I am a licensed attorney in Florida and a highly-experienced tutor, with over six years' experience teaching English, Literature, writing, and test-prep, and over two years' experience and 1500 hours teaching over 40 students LSAT, law school prep, and bar prep.
I scored in the 99th percentile on the LSAT after one month of self-study, and was a Soia Mentschikoff Scholar at the University of Miami School of Law, which I attended on a full academic scholarship.
After my 1L year, I was first in my class of over 400 students, having the only perfect 4.0 GPA. I graduated summa cum laude, and was nominated to the prestigious Order of the Coif upon graduation.
I passed both the Florida and Multistate Bar Exams after less than one month of self-preparation and practiced as a commercial litigator for three years before turning my attention to LSAT, law school, and Bar tutoring. I am currently developing my own LSAT prep materials, pre-law school prep courses, law school tutoring materials, and law school finals workshops.
I am dedicated to helping my students excel in every aspect of their education. I am passionate about learning and I love helping students learn how to learn. My students' success is my highest priority. I am available to tutor in all areas related to the study of law.
Happy studying :)
Undergraduate Degree: Florida International University - Bachelors, English
Graduate Degree: University of Miami School of Law - Masters, J.D.
I enjoy riddles and logic games, keeping up with Supreme Court cases, sporting events and movies, Amazon Prime, and blue Papermate pens :)
What is your teaching philosophy?
I excelled in law school because I could do one thing better than everyone else: I knew how to teach myself. The ability to self-teach effectively is the foundation of the highest levels of success. I am passionate about helping students develop the confidence and skills to take charge of their own education and break through their own self-imposed barriers to achieve excellence.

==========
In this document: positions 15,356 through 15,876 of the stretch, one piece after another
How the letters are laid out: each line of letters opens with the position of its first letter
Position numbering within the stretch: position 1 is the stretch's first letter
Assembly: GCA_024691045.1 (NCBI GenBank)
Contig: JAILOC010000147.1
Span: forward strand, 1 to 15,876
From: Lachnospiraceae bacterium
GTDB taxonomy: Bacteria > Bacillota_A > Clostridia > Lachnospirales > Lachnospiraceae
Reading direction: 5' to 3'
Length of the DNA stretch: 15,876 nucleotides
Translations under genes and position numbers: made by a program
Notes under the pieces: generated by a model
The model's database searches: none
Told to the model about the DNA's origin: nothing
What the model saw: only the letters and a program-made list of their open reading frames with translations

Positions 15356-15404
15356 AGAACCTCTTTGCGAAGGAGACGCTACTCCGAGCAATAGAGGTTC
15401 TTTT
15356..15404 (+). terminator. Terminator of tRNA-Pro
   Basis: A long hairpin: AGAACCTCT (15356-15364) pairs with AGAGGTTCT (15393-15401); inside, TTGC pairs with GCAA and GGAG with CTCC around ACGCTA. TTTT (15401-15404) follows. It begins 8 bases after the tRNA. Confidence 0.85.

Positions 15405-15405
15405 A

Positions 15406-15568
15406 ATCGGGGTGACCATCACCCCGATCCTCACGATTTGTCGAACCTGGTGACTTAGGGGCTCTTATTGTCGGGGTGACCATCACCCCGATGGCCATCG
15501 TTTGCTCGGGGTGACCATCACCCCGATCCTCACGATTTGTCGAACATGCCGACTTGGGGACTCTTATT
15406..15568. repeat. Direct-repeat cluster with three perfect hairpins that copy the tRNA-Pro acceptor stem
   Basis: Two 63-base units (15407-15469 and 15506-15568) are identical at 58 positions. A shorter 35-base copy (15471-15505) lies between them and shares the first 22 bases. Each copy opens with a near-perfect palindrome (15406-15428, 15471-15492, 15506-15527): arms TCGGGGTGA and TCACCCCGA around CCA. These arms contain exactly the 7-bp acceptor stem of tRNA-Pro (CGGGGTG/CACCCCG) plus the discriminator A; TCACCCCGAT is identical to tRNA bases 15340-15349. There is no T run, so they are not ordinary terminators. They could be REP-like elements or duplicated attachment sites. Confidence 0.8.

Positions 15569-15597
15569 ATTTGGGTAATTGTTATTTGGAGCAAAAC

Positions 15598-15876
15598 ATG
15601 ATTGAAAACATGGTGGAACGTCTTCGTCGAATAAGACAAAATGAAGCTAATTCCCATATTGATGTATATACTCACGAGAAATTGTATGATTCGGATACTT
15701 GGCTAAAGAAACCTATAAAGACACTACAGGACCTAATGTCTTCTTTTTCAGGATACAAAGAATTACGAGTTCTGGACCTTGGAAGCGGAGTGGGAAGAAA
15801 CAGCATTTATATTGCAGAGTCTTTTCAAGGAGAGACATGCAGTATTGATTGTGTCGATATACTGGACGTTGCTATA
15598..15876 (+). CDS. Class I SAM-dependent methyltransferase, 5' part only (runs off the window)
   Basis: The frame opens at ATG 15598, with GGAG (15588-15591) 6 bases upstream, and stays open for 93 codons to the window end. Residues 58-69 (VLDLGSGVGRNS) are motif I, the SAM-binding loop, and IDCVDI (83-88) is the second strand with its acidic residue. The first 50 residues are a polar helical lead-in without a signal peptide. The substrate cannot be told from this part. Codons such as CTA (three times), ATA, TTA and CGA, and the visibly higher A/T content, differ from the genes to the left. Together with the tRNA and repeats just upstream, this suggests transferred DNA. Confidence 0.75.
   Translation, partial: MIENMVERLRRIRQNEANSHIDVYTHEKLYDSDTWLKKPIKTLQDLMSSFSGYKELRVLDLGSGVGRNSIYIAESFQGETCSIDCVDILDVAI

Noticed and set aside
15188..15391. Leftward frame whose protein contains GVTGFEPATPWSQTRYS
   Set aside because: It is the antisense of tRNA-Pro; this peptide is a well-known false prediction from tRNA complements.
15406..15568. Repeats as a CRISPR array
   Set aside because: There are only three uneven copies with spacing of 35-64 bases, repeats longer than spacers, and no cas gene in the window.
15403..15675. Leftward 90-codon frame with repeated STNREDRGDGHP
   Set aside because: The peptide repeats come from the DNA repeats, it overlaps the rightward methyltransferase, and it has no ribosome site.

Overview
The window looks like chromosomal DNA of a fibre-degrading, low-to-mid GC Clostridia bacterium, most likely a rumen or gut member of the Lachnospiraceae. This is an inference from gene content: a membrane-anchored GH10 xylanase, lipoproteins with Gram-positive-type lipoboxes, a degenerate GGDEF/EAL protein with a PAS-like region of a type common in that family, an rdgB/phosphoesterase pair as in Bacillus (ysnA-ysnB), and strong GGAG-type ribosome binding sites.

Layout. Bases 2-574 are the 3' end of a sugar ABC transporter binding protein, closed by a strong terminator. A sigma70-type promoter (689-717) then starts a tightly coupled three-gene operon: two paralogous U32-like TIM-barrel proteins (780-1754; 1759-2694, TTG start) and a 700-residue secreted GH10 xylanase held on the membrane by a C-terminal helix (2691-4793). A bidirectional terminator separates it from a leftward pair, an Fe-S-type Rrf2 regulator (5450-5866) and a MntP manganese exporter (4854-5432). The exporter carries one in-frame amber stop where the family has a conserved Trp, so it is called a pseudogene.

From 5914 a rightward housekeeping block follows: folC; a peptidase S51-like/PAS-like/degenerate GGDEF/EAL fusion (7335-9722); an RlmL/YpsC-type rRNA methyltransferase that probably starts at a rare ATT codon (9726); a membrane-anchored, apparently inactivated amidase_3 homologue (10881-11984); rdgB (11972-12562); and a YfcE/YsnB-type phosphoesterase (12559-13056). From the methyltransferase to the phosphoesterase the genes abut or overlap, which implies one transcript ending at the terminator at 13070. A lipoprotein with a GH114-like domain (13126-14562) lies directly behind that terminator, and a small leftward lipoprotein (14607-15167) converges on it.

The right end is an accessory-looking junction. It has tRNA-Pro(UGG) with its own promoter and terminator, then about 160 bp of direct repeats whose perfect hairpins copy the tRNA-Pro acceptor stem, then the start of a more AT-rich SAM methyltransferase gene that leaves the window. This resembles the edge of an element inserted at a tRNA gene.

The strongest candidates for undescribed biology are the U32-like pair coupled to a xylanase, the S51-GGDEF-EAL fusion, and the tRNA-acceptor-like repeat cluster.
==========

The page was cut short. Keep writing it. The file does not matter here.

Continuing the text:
What might you do in a typical first session with a student?
The first session is always about goals. Without a clear idea of where you want to go, you'll never get there. In our first session, we'll discuss your needs, concerns, and goals. Then, together, we'll come up with a clear, concrete plan of action to get you where you want to go.
If a student has difficulty learning a skill or concept, what would you do?
It's important for tutors to be flexible in their styles. I have worked with dozens of students, each with vastly different learning styles. What works for one student won't necessarily work for another. I pay close attention to my students' learning styles and I modify my teaching style to meet each of my student's needs. I explain difficult concepts in a number of different ways, using a variety of simple examples, to help students deepen their understanding of tough concepts. I also break down the hardest ideas into manageable chunks so students can move step-by-step to full comprehension of even the most complex concepts.
How do you help students who are struggling with reading comprehension?
The foundation of strong reading comprehension is engagement with the text. Reading comprehension on the LSAT, for example, is one of the hardest areas to improve. However, most students see a big jump in their score once they learn how to maintain a strong engagement with the text. Developing and using a clear notation system is one of the best ways to maintain this engagement.
What strategies have you found to be most successful when you start to work with a student?